Désiré OUÉE (Ivory Coast), Adel Mohsen HUSSEIN, Kawa Ahmed GERMYANI et Samira Saleh AL-NAIMI (Iraq), Miguel Ángel GUZMÁN GARDUÑO, Jorge TORRES PALACIOS, Octavio ROJAS HERNÁNDEZ, Abdul Rasool KHATTAK, Irshad MASTOI, Víctor PÉREZ PÉREZ, Jesús Antonio GAMBOA URÍAS et María del Rosario FUENTES RUBIO (Mexico), Abrar TANOLI, Abdul Rasool KHATTAK, Irshad MASTOI et Nadeem HYDER (Pakistan), Rubylita GARCIA (Philippines), Sai REDDY (India), Suon CHAN 2(Cambodia), Kamol DUANGPHASUK (Thaïland), Timur KUASHEV (Russia), Vyacheslav VEREMYI (Ukraine), Isaiah Diing Abraham Chan AWUOL (South Soudan), Hashem SHAABANI (Iran), Mo’az AL-KHALED (Syria), Sardar AHMAD et Palwasha Tokhi MERANZAI (Afghanistan), Mayada ASHRAF (Egypt), Pablo MEDINA VELÁZQUEZ (Paraguay), Aung Kyaw NAING (Burma), Meftah BOUZID (Libya), Pedro PALM (Brazil).
    Celebrating the events of November, PEN International focused its attention on five situations which are representative of repression without borders: Gao Yu, a journalist and professor, reported missing on April 23, 2014 (China), Azimjon ASKAROV, Uzbek a journalist, life imprisonment in June 2010 (Kyrgyzstan), Mahvash Sabet, a poet and teacher, 20 years in prison in June 2010 (Iran), Dieudonné Enoh Meyomesse, a poet, 7 years in prison in December 2012 (Cameroon) and Nelson AGUILERA, a writer and teacher, 30 months in prison in November 2014 (Paraguay).
    Last October, PEN International Congress in Bishkek in Kyrgyzstan, expressed deep concern about the deteriorating situation of freedom of expression and opinion in Russia, Ukraine, Cuba, Mexico, China, Tibet, Xinjiang, Ethiopia, Iran, Turkey, Honduras, Syria, North Korea, Kyrgyzstan, South Africa, the United States, Azerbaijan, Eritrea and Vietnam.
    In the last country, several writers, journalists, bloggers, lawyers and human rights defenders were sentenced to long prison terms after unfair trials. The majority of these prisoners are in poor health. Cases we find of particular concern include, among others:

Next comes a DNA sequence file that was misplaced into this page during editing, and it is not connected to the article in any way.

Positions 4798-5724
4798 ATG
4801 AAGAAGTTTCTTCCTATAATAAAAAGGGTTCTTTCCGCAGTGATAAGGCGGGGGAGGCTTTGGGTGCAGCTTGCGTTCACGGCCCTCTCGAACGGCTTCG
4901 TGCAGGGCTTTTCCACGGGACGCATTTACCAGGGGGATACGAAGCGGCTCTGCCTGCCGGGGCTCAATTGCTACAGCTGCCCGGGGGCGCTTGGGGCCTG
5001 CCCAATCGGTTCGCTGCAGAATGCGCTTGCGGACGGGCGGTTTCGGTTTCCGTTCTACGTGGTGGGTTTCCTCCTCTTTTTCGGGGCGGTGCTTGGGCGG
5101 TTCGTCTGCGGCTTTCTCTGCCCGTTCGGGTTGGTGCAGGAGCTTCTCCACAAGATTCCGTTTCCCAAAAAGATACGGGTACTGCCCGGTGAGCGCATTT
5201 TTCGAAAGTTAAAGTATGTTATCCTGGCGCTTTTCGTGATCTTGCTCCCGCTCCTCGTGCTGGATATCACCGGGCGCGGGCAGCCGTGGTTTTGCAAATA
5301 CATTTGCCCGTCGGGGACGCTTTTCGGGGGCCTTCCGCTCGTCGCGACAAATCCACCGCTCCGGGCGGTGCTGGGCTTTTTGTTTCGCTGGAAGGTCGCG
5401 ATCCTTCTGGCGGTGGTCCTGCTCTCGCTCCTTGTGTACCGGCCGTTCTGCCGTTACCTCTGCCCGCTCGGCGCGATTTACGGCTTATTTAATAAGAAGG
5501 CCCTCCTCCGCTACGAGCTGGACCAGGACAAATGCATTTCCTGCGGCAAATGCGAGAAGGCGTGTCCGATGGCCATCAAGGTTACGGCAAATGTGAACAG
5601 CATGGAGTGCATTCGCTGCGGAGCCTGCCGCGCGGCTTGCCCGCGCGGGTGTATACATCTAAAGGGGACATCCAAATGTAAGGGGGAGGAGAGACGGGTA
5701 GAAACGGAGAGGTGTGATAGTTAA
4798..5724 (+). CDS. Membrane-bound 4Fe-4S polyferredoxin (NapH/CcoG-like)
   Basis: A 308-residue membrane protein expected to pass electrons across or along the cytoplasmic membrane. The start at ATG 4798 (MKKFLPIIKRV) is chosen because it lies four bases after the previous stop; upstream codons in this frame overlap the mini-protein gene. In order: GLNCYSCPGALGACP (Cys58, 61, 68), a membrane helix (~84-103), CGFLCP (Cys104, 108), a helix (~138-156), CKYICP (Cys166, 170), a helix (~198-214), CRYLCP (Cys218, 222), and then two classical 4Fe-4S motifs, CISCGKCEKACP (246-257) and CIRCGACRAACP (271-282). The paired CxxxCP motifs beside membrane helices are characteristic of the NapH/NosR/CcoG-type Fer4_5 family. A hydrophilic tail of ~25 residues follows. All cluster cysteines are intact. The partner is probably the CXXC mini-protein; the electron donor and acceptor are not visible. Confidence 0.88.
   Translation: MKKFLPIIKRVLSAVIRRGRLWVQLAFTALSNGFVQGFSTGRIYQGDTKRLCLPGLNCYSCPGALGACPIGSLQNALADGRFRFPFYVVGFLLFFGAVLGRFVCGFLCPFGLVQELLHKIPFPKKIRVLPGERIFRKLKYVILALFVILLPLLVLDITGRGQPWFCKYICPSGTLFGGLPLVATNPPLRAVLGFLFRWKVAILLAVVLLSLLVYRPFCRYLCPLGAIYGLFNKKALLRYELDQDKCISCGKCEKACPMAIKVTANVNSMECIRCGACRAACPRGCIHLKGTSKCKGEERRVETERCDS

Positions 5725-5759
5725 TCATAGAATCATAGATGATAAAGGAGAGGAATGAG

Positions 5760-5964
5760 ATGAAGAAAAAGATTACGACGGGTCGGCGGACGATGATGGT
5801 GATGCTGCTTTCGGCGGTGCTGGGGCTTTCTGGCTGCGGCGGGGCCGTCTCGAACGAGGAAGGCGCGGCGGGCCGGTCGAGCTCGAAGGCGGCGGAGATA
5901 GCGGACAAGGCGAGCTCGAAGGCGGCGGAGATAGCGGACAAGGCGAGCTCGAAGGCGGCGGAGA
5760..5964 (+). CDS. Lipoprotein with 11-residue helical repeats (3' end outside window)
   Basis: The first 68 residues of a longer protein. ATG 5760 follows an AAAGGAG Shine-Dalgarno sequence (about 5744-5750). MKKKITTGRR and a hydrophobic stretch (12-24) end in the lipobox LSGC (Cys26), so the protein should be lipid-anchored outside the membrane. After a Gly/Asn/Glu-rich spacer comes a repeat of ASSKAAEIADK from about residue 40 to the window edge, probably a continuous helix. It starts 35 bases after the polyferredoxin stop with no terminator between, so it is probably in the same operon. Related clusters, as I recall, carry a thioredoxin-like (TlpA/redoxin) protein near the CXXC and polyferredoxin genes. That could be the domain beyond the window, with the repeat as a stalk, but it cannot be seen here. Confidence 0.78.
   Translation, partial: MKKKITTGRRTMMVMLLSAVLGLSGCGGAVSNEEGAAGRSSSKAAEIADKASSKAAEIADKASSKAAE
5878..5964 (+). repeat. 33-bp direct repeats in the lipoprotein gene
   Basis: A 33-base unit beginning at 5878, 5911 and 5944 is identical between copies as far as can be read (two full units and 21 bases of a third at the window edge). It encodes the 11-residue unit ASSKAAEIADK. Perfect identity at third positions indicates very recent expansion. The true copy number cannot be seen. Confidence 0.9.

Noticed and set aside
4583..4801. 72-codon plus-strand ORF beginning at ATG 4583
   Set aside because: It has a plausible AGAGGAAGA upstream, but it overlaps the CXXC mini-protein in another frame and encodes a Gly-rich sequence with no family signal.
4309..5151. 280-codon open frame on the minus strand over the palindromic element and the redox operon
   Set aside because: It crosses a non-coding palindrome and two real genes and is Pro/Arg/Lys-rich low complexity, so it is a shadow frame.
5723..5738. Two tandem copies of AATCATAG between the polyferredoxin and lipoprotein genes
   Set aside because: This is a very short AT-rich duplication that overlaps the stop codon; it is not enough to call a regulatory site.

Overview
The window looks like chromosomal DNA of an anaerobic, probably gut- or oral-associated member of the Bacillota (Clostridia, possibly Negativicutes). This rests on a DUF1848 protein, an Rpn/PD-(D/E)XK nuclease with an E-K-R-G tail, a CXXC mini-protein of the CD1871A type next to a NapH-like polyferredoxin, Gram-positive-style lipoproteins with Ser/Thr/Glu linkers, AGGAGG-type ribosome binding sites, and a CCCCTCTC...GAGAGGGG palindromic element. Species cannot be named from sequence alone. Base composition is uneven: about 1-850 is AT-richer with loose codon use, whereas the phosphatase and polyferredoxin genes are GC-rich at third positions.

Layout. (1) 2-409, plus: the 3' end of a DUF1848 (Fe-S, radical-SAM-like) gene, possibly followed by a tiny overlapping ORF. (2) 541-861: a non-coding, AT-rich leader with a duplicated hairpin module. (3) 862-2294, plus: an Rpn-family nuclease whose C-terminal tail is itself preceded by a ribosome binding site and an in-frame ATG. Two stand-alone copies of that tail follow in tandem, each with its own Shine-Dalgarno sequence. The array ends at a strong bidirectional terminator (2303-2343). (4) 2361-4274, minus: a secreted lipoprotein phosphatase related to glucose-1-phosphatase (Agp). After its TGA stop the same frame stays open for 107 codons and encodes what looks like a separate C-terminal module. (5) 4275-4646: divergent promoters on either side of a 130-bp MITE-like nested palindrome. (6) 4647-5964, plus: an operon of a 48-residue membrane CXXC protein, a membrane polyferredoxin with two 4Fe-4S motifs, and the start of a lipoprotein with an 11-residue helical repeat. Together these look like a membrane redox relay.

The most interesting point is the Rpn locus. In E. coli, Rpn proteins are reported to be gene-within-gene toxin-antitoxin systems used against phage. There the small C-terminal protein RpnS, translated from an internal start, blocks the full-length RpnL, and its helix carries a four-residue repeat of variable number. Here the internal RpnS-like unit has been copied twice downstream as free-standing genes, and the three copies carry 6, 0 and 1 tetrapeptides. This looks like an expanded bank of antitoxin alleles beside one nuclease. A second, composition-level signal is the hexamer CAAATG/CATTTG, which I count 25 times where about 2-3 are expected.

1-• Ho Thi Bich Khuong (f), blogger, human rights defender, and author of a memoir in prison, satirical poems and online articles. Interviewed by foreign radio, she denounced the abuse of power against poor women peasants. She was arrested in December 2010 and sentenced in December 2011 to five years in prison and three years in probationary detention. Previously served two prison sentences in 2005 and 2007. She had been violently attacked and subjected to brief arrests. She was tortured in prison, badly beaten by common law detainees. Other aggressors broke her left arm during pre-trial detention. Held in solitary confinement, she is also in very poor health;
    2-• Ta Phong Tan (f), prolific blogger, jurist, member of the banned Free Journalist Club. Arrested in September 2011 and sentenced in September 2012 to 10 years in prison and three years in probationary detention. She is the author of over 700 articles about corruption, abuse of power, arbitrary land confiscations and child mistreatment. Her blog’s writings have been the most read in many mainstream media and foreign radios services. Since 2008, she has been brutally harassed and briefly detained many times. On 30 July 2012, her mother died after setting herself on fire to protest her daughter’s arbitrary detention. She has reportedly been ill-treated in the camp and is in very poor health. Furthermore, Hanoi regime uses unscrupulously imprisoned writers and journalists as bargaining chips. Against signing an eventual contract especially for it to buy weapons of war hitherto prohibited. It releases sick prisoners of conscience, in dribs and drabs and forced into exile abroad immediately. Their sentences were suspended but not canceled.

    Let us express our indignation and write our solidarity with writers and information professionals against the shadow of threat, complicity and connivance. Let us raise our voice, even it is broken, to light a candle, so fragile it is, against the iceberg-cold night of indifference, silence and oblivion.

    Nguyên Hoàng Bao Viêt*
    Vice president of Suisse Romand Centre of PEN International
    (Writers in Prison Committee/WIPC/CODEP)

    * (Associated Vietnamese Writers in Exile Centre)